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Re: Electricity getting very expensive in the Workshop
« Reply #11 on: April 27, 2022, 08:33:18 AM »
Last time I looked, the light output per W of drive was actually very similar for fluorescent and LED. Something like 100 lumens per Watt is typical for both modern LEDs and fluorescent tubes. On the face of it, replacing all of your tubes won't actually reduce your bills in the short term. They even claim very similar life for tubes and LEDs, possibly even longer for tubes. And yes, tubes lose output with time as they age and their voltage increases. But so do LEDs - they age and wear out too before finally failing.

Don't get me wrong. I'm an electronics engineer and I use LED lighting. I prefer to avoid glass tubes and mercury vapour for batten lighting. But being an engineer, I like to get my data right too!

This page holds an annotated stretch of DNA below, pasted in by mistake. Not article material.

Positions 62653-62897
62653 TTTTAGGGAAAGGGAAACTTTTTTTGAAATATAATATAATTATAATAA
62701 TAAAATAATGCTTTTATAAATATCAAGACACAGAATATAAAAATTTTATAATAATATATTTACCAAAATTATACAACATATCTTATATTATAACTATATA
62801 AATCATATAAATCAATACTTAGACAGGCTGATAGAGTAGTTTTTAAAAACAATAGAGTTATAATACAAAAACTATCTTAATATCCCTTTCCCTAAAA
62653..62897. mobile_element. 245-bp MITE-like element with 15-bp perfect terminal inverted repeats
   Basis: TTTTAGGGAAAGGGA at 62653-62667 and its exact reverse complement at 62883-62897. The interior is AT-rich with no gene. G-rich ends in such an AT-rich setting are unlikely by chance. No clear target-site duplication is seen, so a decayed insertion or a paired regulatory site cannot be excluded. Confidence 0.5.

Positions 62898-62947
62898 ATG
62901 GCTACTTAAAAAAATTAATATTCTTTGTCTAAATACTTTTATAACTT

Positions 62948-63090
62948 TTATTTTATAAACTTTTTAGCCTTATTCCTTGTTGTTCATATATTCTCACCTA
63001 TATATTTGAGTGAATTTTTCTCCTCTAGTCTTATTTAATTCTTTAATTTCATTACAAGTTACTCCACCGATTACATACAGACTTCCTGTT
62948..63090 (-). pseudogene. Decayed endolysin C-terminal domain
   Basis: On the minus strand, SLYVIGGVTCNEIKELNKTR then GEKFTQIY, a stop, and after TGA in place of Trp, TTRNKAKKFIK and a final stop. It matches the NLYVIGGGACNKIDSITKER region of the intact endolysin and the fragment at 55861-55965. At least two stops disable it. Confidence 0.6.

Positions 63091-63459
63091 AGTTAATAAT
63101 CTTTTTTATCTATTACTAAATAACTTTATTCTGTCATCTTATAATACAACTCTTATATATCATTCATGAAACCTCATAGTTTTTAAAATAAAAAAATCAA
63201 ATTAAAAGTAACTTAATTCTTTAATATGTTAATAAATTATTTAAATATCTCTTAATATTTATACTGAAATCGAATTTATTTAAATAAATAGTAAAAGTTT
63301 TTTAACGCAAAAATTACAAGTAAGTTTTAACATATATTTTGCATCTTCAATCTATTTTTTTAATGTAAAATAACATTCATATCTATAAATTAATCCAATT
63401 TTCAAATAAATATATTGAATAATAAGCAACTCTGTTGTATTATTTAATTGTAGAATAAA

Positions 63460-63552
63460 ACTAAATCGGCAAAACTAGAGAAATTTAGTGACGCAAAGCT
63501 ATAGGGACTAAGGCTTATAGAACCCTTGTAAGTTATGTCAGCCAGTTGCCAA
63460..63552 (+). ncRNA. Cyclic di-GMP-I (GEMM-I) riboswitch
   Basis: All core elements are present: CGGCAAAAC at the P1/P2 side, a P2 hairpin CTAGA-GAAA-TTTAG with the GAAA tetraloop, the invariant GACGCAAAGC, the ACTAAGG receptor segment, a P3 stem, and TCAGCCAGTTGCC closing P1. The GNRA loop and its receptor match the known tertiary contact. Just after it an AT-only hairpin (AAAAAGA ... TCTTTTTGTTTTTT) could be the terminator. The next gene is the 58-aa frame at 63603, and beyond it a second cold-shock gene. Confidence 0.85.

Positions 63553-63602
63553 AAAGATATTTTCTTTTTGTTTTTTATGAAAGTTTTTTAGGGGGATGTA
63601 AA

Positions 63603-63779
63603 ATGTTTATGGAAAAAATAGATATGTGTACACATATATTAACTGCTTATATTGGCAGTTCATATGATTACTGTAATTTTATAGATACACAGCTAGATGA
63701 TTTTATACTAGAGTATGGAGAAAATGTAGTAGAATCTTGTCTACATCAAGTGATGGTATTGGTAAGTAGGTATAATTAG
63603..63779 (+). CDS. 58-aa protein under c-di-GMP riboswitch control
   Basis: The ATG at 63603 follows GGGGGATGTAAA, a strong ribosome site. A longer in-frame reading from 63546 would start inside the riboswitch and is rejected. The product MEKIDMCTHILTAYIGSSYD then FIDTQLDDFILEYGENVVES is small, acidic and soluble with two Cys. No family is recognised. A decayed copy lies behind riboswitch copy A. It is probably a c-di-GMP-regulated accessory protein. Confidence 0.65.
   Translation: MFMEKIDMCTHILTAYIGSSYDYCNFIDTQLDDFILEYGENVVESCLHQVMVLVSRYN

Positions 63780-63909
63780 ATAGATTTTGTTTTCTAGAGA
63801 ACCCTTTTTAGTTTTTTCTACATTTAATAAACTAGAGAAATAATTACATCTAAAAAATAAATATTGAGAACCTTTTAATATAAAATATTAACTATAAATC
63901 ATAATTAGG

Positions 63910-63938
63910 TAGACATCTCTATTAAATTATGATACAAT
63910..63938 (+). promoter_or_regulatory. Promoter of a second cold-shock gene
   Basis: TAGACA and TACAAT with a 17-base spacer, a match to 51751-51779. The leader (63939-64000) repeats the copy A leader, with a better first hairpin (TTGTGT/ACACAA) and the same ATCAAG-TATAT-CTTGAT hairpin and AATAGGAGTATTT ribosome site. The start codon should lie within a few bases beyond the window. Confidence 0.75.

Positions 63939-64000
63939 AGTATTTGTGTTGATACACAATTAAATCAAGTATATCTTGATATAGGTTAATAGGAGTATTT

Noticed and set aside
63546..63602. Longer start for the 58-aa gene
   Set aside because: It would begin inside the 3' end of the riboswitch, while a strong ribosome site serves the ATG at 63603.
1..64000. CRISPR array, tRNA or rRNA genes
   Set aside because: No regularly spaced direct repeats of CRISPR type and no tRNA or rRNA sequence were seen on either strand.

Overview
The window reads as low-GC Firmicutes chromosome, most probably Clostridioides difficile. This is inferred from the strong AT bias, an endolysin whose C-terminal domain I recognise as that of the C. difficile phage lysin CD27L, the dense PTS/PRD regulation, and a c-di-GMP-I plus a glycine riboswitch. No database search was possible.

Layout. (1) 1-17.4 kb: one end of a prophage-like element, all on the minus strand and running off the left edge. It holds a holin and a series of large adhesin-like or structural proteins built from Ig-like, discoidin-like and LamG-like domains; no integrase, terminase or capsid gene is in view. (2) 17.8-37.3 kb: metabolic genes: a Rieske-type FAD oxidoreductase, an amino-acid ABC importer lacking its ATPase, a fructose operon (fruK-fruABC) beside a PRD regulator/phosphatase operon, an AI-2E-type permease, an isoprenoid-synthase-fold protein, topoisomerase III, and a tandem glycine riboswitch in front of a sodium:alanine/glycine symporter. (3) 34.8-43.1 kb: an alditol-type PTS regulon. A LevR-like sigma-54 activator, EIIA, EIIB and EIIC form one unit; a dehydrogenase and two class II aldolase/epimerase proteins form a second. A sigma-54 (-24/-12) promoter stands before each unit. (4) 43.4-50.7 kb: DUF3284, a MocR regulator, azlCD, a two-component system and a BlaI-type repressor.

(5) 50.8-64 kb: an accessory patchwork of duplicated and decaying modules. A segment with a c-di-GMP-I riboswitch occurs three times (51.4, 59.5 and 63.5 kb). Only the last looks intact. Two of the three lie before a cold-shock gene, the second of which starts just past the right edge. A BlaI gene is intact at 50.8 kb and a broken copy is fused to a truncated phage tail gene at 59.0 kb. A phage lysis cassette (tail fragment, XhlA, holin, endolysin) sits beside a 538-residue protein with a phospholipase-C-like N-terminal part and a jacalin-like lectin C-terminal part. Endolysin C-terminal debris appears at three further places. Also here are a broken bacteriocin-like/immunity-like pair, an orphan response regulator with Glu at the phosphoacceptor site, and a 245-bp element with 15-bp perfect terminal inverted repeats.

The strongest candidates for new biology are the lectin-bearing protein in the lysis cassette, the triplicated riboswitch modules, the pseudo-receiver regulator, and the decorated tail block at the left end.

The way the light output is defined / measured may differ between the 2 technologies but by and large, the numbers are going to be reasonably meaningful.

Here's some of the readily available options:
LEDs:
https://www.screwfix.com/c/electrical-lighting/light-bulbs/cat8350001?calclightbulbtechnology=led&cm_sp=managedredirect-_-lighting-_-ledbulbs
Tubes:
https://www.screwfix.com/c/electrical-lighting/tube-lights/cat2690010

Offline awemawson

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Re: Electricity getting very expensive in the Workshop
« Reply #12 on: April 27, 2022, 09:04:46 AM »
On the face of it, replacing all of your tubes won't actually reduce your bills in the short term.

For these tubes the electrical consumption has reduced by 66% for an illumination that subjectively is better so I'm not sure what you're on about !
Andrew Mawson
East Sussex

Offline Muzzerboy